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Friday January 23, 2004, 02:10

I just finished watching "Once Upon A Time in Mexico," and while I am certainly a fan of the action movie genre, and I am certainly a fan of that super-saturated and stylized type of movie, the thing that I enjoyed the most was watching all of the featurettes included on the DVD.

I was a long-time hold-out against the DVD, which is surprising considering my profession and personal involvement with advancing technology. An interest and fascination with technology does not lead to an unconditional embrace of said technology, however. The thing is that I am remarkably cheap, but with the unfortunate tendency to have an enormous appetite. So I would much rather have the biggest and the best, but am completely unwilling to spring for it. This means that I will take whatever I have at hand and just consider it "good enough" until I can get it together enough to get the "absolute best" which, in the world of technology, will always be surpassed by the next better thing which leads me to, of course, hold off until that better thing comes out and well, yes.

I would be much better off with either lower standards or looser purse strings.

I am, however, a convert, after my girlfriend arrived with a DVD surround sound system in tow. Besides the obvious technological advantages of the digital format, and the fact that you don't have to rewind, and that there is less of a chance1 that you will end up with some mysterious "tracking" problem (a function of the technology that I never did understand), there is all of the flexibility that the format offers! Rather than just re-packaging the film into a smaller package, the re-distribution becomes an entirely new product with far more value than just a couple of trailers and the movie itself. Just the menus alone serve to bring the at-home audience into the experience before the feature begins, and the features! Oh the features. I sound like someone who has never before experienced the joy of a DVD, and yet this was the first time that I've ever actually started thinking about everything that I'm getting out of watching a DVD, as opposed to conventional video tape.

The point. The point. I appear to have lost the point...

Ok, the point was that watching the features that described the moviemaking process, that described the director's transition to high definition digital video, that described the technical process from the technical shooting point of view as well as the artistic point of view and taking a tour through his garage studio, really showed me someone who loves what he does. This comes on the heels of my path to self-discovery in which I am ever learning that the current path that I have taken is not the right one for me, though I do enjoy the work (that of the ever-popular-in-the-90s-but-sort-of-out-of-fashion-now web programmer) and do enjoy being able to bend the computer to do my bidding, I feel that in a work environment I would far more enjoy knowing that I know how to do it than actually doing it.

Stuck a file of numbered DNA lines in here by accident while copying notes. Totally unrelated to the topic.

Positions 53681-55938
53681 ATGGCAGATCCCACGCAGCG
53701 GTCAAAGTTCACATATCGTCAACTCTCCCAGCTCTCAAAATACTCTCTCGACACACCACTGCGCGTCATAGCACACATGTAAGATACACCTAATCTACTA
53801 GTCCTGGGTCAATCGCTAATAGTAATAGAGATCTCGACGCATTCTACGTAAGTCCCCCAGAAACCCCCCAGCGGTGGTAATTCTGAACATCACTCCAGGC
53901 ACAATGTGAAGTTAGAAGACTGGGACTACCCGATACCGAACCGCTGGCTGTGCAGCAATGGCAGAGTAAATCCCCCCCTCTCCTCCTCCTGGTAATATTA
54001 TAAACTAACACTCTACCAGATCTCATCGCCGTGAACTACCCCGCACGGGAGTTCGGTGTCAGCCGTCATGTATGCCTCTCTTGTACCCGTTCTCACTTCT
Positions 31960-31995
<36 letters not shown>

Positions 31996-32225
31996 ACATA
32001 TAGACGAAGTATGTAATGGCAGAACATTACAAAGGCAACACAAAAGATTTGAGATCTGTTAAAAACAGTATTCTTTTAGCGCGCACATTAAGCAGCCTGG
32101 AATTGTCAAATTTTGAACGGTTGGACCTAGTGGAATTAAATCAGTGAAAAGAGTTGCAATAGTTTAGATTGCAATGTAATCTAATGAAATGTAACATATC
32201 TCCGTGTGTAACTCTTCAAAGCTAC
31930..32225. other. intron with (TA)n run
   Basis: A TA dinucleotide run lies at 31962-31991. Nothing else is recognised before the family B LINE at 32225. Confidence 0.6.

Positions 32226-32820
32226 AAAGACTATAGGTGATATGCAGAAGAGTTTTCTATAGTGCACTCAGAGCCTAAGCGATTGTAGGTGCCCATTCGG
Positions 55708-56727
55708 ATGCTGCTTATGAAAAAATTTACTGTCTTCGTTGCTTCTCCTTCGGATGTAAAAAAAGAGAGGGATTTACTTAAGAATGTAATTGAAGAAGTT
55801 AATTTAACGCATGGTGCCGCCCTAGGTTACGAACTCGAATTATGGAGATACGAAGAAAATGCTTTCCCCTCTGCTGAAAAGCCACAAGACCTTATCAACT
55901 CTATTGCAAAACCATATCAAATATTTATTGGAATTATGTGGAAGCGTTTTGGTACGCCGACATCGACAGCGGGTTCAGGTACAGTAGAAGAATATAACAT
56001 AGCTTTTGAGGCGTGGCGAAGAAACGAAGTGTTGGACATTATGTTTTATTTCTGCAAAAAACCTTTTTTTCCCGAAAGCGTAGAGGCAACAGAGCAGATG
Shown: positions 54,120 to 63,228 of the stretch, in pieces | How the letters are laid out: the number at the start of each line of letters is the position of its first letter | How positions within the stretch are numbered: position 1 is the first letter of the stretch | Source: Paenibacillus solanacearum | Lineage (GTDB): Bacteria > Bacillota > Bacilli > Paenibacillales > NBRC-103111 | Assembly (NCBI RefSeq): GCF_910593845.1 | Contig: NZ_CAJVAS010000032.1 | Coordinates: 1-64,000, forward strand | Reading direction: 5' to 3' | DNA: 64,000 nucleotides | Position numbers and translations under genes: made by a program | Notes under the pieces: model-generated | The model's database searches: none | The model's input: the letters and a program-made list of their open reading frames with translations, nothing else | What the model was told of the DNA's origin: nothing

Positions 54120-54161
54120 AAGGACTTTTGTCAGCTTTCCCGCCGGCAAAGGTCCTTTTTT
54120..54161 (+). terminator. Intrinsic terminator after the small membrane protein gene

There is part of me that wonders whether I really am completely and absolutely cut out for the work that I'm doing. I watched the short of Robert Rodriguez talking with one of his editors about the editing studio that he has in his garage and realized that he spoke with the same sort of passion that I reserve for speaking with my friends about computers. If I'm sitting here, envious of his passion for his work, and can draw parallels between his enthusiasm and my own, then haven't I already tracked down my dream? Isn't this it?

And I hope that the answer is no. And I know that the answer is no. But it is at moments of transition that we really do consider what it is that we're looking for and how we will know when we've found it. And whether we wouldn't be better off staying where we are, where there is a particular comfort level and a particular safety in knowing how to react, in being an expert in the way that life happens around us.

And there is that moment of clarity when we realize that the change is the important part. That the safety is just a mask and that by marching forward, the change itself is the turning point. The destination may or may not be the end goal and it may in fact be far less luminous than it looked before. But my taking those steps and seeing the goals up-close, we grow.

And that is worth leaving everything we know behind.



1. There is, however, a non-zero probability that after you rent a movie from the local video store (or large national video rental chain), you will get home, pop open the DVD case, stick the plastic disc into the DVD player, watch nine-tenths of the movie in question and have the last track skip, and skip, and skip, and jump back to the begging of the movie. I have had this happen to me on more than one occasion which has, to be perfectly fair, resulted in a string of two or three movies that I did not have to pay for, but still, do we really want to miss the big brain bug scene in "Starship Troopers?" I think not.

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